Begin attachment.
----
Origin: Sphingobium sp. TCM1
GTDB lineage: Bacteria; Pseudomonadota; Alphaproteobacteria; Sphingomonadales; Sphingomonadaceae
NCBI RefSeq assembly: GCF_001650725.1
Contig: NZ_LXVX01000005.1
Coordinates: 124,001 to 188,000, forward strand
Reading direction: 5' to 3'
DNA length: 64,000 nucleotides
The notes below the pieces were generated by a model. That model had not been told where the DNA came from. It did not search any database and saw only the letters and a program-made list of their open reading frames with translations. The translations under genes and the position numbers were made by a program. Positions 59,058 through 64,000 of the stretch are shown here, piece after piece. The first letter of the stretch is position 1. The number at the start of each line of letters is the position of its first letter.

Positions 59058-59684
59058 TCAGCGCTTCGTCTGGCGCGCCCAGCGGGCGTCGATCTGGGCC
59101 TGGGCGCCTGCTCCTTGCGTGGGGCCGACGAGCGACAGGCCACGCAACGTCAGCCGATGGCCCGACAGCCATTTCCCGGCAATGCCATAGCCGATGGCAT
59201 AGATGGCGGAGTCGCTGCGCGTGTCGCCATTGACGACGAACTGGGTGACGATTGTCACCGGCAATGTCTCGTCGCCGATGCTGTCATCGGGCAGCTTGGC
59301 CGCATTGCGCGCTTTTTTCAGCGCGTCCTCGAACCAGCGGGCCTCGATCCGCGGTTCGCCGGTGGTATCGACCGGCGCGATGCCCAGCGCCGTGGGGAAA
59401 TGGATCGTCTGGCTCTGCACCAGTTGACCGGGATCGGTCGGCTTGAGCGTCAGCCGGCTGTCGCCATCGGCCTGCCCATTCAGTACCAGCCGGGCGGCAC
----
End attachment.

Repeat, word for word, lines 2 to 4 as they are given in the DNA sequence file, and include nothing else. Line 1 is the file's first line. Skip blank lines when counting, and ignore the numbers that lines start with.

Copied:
GTDB lineage: Bacteria; Pseudomonadota; Alphaproteobacteria; Sphingomonadales; Sphingomonadaceae
NCBI RefSeq assembly: GCF_001650725.1
Contig: NZ_LXVX01000005.1